Superintendent Steve Carter gave an overview on COVID-19 related changes planned in the McCracken County School District to the Rotary Club of Paducah Wednesday, as it delays in-person instruction following the state’s recommendation.
McCracken County students will start their classes Aug. 24 through virtual learning, Carter confirmed, after Gov. Andy Beshear recommended a delay for in-school learning until Sept. 28. As expected, day-to-day operations will be different for the district’s 2020-2021 school year. There will be face masks, changed bus routes, temperature checks, more intensive cleaning and other measures.
“Many of you all know, on Monday, we had a call with the governor and commissioner of education that was very disappointing for me,” he said, referencing the state’s recommendation.
“... We’ve been working for months with guidance from Department for Public Health, the governor’s office, also balancing (Centers for Disease Control and Prevention) guidelines and all the different entities that’s put out information.”
Carter went over student and school statistics, accomplishments and updates during Wednesday’s Rotary meeting, before launching into a slideshow presentation on reopening plans for McCracken County.
“We had polled our staff, polled our families and our communities and nearly 100% of our staff wanted to return in-person and we had probably around 75% of our community that said that they wanted their students to be back in school,” he said.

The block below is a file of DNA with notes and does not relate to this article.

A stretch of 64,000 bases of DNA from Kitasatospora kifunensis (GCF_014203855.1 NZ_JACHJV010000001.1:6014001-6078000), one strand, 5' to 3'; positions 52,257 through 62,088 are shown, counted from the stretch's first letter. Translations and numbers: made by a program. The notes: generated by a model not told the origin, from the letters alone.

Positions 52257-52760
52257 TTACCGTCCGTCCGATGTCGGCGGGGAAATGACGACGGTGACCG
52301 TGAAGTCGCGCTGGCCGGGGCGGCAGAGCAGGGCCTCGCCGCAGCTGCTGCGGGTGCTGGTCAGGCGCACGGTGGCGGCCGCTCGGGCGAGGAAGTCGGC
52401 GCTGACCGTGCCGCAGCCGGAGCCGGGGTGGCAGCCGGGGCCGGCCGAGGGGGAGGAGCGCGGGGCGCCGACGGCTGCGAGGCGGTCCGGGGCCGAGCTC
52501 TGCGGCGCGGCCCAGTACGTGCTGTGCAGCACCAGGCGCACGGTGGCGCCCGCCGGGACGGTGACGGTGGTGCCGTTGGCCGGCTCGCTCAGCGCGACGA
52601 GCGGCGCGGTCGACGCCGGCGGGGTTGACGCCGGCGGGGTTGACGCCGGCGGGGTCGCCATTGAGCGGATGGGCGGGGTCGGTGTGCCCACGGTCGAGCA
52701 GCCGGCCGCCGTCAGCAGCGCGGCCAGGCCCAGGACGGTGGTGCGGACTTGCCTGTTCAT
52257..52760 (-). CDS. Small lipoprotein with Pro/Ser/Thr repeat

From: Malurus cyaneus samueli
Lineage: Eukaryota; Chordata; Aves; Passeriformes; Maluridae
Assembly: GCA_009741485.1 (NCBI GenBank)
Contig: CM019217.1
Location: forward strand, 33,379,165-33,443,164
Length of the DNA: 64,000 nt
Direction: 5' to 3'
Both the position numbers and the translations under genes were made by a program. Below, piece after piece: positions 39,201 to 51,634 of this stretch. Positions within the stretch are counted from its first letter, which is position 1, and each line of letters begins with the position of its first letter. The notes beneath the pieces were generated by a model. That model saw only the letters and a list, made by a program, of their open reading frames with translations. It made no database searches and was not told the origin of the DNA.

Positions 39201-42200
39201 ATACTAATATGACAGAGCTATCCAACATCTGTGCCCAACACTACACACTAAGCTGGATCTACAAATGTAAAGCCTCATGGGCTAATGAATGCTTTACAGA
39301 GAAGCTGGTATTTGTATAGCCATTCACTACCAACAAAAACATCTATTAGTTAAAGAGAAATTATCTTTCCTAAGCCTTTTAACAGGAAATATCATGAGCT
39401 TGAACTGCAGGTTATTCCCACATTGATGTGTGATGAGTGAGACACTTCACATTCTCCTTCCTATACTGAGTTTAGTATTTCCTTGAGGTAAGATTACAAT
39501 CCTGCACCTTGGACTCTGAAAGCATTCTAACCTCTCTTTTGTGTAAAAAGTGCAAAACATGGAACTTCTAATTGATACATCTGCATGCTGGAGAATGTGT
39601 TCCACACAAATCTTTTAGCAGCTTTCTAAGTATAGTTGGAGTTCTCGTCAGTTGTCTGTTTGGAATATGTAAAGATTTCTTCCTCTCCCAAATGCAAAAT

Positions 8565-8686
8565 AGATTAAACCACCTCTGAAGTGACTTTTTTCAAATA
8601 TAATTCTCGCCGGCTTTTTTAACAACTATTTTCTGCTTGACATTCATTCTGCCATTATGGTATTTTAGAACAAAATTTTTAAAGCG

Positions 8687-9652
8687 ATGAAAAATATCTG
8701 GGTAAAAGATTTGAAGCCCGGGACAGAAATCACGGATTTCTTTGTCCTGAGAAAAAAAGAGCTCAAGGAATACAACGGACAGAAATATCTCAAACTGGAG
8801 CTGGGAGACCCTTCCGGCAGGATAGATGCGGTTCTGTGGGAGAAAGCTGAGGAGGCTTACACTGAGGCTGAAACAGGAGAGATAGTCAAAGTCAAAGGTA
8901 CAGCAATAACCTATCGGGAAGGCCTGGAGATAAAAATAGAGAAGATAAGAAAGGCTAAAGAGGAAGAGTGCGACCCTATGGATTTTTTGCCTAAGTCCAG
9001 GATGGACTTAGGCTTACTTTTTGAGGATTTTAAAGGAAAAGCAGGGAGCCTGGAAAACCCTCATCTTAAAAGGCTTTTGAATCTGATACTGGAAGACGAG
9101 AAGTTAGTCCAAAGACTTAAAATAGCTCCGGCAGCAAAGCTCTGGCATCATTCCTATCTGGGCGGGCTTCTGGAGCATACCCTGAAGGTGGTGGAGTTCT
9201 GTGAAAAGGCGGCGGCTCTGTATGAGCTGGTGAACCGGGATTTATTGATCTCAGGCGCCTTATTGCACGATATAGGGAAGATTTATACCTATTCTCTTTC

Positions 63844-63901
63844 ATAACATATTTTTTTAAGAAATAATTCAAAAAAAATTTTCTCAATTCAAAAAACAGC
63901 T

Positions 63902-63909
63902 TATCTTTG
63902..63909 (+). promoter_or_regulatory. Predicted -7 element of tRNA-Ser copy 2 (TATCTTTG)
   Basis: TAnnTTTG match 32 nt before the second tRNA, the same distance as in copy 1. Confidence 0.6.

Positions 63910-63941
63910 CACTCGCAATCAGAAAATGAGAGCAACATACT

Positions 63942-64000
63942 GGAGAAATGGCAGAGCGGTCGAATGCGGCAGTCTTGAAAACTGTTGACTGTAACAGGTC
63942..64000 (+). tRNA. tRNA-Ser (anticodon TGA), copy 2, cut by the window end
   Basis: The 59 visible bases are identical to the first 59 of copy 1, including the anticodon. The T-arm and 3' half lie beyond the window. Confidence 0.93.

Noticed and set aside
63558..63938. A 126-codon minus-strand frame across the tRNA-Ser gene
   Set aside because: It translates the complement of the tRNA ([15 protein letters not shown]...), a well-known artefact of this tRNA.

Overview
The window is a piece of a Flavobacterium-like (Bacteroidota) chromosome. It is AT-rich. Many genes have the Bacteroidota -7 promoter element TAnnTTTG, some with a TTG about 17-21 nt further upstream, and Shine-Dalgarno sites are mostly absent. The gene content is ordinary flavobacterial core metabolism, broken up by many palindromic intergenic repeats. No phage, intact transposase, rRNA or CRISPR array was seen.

“And the students need to be back in school, and we’re going to do everything we can to move as quickly as we can to get those students back. We’re looking at ways that are still within guidance and allow us, even while we’re on virtual learning, to run our buses, pick up students and have like miniature enrichment camps over the next few weeks.”
Carter told Rotarians the district ordered 4,300 new Chromebooks, in anticipation of virtual learning, and purchased online software, Edgenuity, which is a kindergarten through grade 12 platform. On top of the one-to-one learning for grades 6 through 12, it’s providing additional Chromebooks for elementary schools to use for any families that may need them.
He also discussed changes planned for in-person instruction.
“We modified some of our start and end times for schools, so all of our schools will have 385 instructional minutes per day,” he said. “High school and middle school students will get home before the elementary siblings, if they have any.”
It allows the schools to separate student groups for transportation.
“High school students will ride on a bus with just high school students,” Carter explained.
“Middle school students will ride with just middle school students. They will drop-off and then the buses will go back out and pick up our elementary K-5 students and deliver them, and this allows us for kind of some cohorting, contact tracing pieces that will be beneficial, in case we did have an outbreak. That we could isolate possibly just the one school and not cross-contaminate multiple schools.”
Meanwhile, other health precautions include temperature checks at the entry of all schools and on school buses. School restrooms will be cleaned and disinfected more frequently. Cafeteria tables will be disinfected between uses, while student desks will be sanitized between uses.
He said there’s a difference between disinfecting and sanitizing, as disinfecting is a higher standard.
“Student desks will be sanitized between every use and then they’ll be disinfected every afternoon and … we also placed two water bottle filling stations in every one of our schools to start the year,” he said.
“We’re going to go in and add more as needed based upon the layout of our individual schools. We also have water bottles that we’re giving every student. We have masks that we’re going to give every student.”